Jorma has also had a succession of more than a dozen solo albums, beginning with 1974’s Quah and continuing through Blue Country Heart in 2002 and, now, the much-anticipated Stars in My Crown.
But performance and recording are only part of the story. On July 3, 1988, in Key West, Jorma met a young woman named Vanessa Lillian. He was a musician and she was a civil engineer, but there was a cross-discipline spark that quickly took flame. They married and have been together ever since, partners in every sense of the word.
The most obvious external manifestation of this partnership is Jorma Kaukonen’s Fur Peace Ranch Guitar Camp, located on a large tract of fields, woods, hills, and streams in the Appalachian foothills of Southeastern Ohio. Since it opened in 1998, thousands of musicians whose skills range from basic to highly accomplished gather for weekends of master instruction offered by Jorma and other instructors who are leaders in their musical fields. A multitude of renowned performers make the trek to Ohio to teach at Fur Peace Ranch and play at the performance hall, Fur Peace Station. It has become an important stop on the touring circuit for artists who do not normally play intimate, 200-seat venues. It is a touchstone, one of those places to which artists are drawn, feel they simply must play. Students, instructors, and visiting artists alike welcome the peace and relaxation, as well as the great music and great instruction that Fur Peace Ranch offers. Jorma is quick to say that teaching is among the most rewarding aspects of his career.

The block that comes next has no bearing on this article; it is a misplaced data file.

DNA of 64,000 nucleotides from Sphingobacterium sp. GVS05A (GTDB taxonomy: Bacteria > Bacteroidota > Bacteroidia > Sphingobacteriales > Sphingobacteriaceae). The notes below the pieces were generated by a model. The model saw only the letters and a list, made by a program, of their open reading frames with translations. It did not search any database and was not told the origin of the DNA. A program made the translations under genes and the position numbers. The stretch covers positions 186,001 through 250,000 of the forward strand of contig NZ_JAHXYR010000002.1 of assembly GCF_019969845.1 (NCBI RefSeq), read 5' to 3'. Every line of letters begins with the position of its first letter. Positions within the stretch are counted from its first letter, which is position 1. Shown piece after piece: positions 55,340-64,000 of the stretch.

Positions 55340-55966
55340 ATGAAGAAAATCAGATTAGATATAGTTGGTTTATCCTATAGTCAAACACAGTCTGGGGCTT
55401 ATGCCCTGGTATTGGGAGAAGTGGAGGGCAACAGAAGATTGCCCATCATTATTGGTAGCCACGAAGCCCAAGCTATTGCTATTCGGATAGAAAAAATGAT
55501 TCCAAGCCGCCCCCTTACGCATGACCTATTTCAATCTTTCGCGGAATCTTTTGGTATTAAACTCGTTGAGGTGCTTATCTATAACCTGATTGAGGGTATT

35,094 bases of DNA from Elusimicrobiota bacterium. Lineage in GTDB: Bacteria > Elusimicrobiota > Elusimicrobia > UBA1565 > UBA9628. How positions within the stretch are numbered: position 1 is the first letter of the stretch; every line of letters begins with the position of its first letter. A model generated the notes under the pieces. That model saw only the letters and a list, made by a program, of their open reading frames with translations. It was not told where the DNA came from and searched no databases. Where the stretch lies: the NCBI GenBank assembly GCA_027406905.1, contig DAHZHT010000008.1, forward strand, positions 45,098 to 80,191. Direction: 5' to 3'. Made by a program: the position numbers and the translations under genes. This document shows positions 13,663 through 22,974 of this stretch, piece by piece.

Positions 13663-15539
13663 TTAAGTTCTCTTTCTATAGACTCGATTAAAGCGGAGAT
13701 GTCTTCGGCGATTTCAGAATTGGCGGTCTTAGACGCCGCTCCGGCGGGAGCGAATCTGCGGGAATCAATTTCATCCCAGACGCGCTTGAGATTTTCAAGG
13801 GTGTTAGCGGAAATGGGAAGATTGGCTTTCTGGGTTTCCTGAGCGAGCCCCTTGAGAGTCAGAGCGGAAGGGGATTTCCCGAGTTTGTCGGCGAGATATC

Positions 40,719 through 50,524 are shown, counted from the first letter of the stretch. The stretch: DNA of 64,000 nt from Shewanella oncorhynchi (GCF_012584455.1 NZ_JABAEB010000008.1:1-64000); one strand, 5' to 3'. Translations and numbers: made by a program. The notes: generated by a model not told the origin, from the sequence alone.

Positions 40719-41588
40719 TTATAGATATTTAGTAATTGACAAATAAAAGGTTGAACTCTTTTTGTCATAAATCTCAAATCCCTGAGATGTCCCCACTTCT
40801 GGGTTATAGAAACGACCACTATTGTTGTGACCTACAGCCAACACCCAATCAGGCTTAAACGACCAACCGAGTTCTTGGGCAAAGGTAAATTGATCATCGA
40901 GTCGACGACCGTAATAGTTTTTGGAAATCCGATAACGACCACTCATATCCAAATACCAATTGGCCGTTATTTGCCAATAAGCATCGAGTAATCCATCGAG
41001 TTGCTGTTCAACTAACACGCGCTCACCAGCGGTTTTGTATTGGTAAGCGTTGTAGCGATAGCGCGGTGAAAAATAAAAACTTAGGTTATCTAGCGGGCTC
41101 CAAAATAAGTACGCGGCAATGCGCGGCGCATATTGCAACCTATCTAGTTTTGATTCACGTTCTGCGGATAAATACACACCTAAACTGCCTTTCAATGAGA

The “new media” have been embraced by Jorma and his colleagues, with numerous professionally recorded solo and Hot Tuna concerts available for download at www.hottunatunes.com and an innovative instructional website, www.BreakDownWay.com, in which Jorma, Jack, and other master musicians provide online learning and support to students all over the world.
Along with the other members of The Jefferson Airplane, Jorma is a 1996 inductee in the Rock and Roll Hall of Fame.